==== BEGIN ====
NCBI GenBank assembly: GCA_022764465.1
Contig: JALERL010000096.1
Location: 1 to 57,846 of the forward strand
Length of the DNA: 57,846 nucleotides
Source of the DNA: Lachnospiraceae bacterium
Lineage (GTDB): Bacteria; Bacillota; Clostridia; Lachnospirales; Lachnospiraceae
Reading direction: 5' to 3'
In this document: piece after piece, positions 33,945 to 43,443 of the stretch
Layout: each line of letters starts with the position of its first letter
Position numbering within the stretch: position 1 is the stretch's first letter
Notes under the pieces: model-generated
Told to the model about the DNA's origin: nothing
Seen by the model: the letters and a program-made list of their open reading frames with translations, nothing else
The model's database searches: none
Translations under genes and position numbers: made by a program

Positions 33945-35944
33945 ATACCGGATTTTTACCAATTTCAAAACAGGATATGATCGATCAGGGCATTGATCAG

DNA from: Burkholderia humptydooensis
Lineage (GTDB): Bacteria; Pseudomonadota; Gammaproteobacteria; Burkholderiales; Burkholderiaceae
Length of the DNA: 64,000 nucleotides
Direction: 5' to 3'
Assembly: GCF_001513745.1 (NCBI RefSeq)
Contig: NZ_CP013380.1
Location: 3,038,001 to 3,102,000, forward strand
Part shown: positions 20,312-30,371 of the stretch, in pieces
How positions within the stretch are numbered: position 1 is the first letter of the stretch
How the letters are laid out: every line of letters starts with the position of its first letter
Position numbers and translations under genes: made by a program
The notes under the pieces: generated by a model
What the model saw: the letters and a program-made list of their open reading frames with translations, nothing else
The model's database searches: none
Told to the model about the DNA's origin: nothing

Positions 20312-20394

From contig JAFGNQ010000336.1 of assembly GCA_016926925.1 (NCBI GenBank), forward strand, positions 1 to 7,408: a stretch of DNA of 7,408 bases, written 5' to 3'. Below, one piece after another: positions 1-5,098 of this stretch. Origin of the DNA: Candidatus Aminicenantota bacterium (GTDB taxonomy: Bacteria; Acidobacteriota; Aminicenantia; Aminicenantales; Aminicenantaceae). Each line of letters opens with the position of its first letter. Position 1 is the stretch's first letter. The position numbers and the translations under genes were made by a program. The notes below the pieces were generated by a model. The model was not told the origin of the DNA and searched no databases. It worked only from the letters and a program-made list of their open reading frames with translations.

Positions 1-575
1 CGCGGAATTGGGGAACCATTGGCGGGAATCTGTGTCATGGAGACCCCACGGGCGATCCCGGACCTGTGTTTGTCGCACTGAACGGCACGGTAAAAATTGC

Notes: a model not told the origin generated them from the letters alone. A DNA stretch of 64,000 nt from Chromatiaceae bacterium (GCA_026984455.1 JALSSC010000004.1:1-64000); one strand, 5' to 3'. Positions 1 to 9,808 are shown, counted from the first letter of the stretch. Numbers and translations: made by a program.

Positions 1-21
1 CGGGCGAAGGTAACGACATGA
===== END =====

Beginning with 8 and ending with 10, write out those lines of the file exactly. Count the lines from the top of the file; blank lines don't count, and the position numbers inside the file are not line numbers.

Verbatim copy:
In this document: piece after piece, positions 33,945 to 43,443 of the stretch
Layout: each line of letters starts with the position of its first letter
Position numbering within the stretch: position 1 is the stretch's first letter